Porcelain filter coffee from the Karlsbader jug ​​- good morning, you ruffian!

In one respect, the Karlsbader Kanne is the exact opposite of espresso: It demands the coarsest of all grinds, i.e. more than gravel pit quality. Otherwise, the question often arises whether this classic combination of porcelain jug and very large-meshed porcelain filter is a separate method at all.

On the one hand, definitely not. Just because the coffee is coarsely ground, you don't do anything different when brewing it than when using the hand filter. On the other hand, coarse coffee powder and coarse filters ensure that the coffee arrives fairly clean in the cup.

This is great for the learning process because you can also clearly taste the types of preparation, for example.On the other hand, otherwise very convincing, multi-faceted coffee can quickly collapse in the Bayreuth jug.

In particular, the roasting, in which fleeting and subtle taste nuances compete against each other, quickly become a uniform mash without meaning. There is simply no support from fine filter paper.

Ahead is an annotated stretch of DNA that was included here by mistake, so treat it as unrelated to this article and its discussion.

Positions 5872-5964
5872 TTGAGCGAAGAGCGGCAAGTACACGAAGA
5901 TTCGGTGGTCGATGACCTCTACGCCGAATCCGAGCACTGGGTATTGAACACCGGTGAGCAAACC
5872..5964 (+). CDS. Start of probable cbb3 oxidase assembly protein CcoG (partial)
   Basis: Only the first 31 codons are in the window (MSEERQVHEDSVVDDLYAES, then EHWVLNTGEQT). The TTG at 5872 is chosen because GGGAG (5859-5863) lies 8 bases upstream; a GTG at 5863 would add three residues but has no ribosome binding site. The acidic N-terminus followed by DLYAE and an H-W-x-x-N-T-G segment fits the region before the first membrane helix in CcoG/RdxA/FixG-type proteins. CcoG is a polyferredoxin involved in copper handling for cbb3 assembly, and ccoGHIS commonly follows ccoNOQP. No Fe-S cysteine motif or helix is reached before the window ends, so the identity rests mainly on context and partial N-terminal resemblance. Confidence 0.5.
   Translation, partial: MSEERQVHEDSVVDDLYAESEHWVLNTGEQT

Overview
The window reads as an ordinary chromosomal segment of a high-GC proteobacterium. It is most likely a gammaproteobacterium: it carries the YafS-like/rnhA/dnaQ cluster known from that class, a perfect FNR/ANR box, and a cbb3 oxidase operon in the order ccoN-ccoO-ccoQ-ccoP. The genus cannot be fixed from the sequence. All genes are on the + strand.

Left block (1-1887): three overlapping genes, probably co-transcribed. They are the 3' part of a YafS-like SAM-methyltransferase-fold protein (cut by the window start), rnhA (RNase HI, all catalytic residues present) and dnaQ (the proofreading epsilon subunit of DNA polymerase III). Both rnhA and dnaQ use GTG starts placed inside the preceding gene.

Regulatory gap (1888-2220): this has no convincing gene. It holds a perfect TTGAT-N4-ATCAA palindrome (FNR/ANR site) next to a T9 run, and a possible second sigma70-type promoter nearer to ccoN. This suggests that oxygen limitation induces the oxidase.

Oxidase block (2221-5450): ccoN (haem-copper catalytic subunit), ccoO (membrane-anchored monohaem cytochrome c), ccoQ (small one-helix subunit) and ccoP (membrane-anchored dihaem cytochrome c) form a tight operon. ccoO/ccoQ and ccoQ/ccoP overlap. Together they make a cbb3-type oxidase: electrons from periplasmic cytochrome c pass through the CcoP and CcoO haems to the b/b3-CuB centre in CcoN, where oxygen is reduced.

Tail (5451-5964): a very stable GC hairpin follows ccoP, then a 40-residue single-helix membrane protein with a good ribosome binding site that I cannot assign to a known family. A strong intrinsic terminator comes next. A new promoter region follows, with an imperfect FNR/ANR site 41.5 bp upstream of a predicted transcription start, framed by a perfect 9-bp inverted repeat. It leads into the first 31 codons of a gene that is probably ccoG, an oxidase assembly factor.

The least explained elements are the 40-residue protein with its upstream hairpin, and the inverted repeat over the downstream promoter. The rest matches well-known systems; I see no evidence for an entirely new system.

If we look at it from this side, the Karlsbader is just an upside-down French press - or the stamp pot has turned the Karlsbader principle on its head. Because the porcelain ensemble has been around for a long time.

And if we take it very seriously, the ruffian among the filter methods at the end of the day is not that special. Filter coffee remains filter coffee.

However, I have the feeling that this form of preparation is definitely coming back into fashion and could celebrate a sexy comeback. Because of the aesthetics alone. The only thing that speaks against this is the price, because the sets are extremely expensive and anything but practical.

Apart from all preparation tips: What else you need to know

I am aware that some methods are still missing from my list. Mocha as the "strongest coffee in the world" from the Ibrik is an absolute trend topic that I constantly ignore. Simply because I simply never drink the double-boiled mixture (with and without spices).

We could also discuss whether “Turkish coffee” - that is, cowboy coffee with coffee powder directly in the cup - is not also a separate method and requires instructions.